What is Depreciation?What is Depreciation?




In this episode of the I Hate Numbers podcast, we explain what depreciation is and its importance in business. Albeit often misunderstood,  it is crucial for accurately determining profitability. Essentially, we clarify that it is not merely a reflection of value loss but rather an allocation of the asset’s cost over its useful life. Subsequently, we discuss how businesses categorize expenses into revenue and capital, identifying the latter as subject to depreciation. Specifically, we outline two primary methods of calculating depreciation: the straight-line method and the reducing balance method, offering practical examples for each.

Key Concepts

Revenue vs. Capital Expenses

Before exploring what depreciation is, we differentiate between revenue and capital expenses. Revenue expenses are daily operational costs such as hiring staff or buying food. Conversely, capital expenses include investments in infrastructure like equipment or buildings, vital for generating revenue but not intended for immediate sale.

What Depreciation Is

Depreciation involves spreading the cost of fixed assets over their useful lives, thus aligning expenses with revenue generation. Hence, we clarify that it is not about the asset’s current market value but its cost allocation.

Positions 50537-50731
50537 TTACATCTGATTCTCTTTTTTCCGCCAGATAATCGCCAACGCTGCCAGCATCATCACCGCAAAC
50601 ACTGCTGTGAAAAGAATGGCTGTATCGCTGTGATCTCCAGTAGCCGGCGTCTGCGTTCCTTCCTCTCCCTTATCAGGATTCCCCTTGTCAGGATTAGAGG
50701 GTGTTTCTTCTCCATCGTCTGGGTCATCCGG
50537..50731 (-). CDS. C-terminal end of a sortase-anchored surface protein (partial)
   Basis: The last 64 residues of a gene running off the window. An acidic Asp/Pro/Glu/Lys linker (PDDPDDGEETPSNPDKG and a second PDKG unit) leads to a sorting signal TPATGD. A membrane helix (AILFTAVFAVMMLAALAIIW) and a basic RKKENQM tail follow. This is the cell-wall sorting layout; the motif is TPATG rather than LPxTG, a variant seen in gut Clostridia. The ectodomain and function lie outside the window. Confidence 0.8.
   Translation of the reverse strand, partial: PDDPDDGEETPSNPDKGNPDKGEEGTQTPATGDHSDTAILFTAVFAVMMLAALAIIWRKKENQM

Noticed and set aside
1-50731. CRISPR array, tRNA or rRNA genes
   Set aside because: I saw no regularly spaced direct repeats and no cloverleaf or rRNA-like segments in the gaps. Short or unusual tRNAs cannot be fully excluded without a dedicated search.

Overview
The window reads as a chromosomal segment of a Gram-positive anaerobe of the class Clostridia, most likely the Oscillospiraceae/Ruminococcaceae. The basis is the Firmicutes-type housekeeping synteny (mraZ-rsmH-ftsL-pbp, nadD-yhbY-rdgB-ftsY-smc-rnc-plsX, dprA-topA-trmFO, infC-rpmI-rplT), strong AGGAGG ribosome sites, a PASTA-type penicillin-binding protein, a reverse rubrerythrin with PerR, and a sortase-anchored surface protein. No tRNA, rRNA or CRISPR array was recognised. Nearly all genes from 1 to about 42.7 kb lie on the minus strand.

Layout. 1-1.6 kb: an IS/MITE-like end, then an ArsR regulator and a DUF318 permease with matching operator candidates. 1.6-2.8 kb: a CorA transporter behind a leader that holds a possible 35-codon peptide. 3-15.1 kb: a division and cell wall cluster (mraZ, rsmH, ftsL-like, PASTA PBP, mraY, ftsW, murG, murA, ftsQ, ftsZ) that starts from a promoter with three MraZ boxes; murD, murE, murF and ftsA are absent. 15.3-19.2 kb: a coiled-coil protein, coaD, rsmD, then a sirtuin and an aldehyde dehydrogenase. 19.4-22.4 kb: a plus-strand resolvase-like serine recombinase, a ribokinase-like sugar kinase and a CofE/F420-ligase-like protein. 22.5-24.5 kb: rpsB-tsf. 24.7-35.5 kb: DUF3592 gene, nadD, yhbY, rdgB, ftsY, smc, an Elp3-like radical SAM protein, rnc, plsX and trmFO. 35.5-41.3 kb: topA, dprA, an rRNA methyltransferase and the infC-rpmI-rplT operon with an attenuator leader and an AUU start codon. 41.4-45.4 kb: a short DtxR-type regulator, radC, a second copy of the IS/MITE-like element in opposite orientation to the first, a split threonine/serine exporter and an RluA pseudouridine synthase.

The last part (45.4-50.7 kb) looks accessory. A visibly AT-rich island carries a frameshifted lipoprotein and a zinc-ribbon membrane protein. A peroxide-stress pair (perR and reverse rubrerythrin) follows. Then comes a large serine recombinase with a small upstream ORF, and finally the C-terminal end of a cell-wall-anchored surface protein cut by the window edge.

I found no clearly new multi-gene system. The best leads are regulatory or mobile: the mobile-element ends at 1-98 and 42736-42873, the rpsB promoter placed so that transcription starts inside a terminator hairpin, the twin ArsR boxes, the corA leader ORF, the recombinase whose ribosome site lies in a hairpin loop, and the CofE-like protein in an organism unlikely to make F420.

Calculation Methods

We explore two main methods:

  • Straight-Line Method: Allocates depreciation evenly across the asset’s lifespan.
  • Reducing Balance Method: Allocates more depreciation in earlier years, reflecting higher initial usage and diminishing benefits over time.

Impact on Financial Statements

Depreciation affects the income statement and balance sheet. However, it does not impact cash flow directly, though it is crucial for accurate profit reporting.


Overall, understanding what depreciation is helps in better financial management and accurate profit calculation. Therefore, it’s essential to grasp its role in aligning costs with revenue over time.

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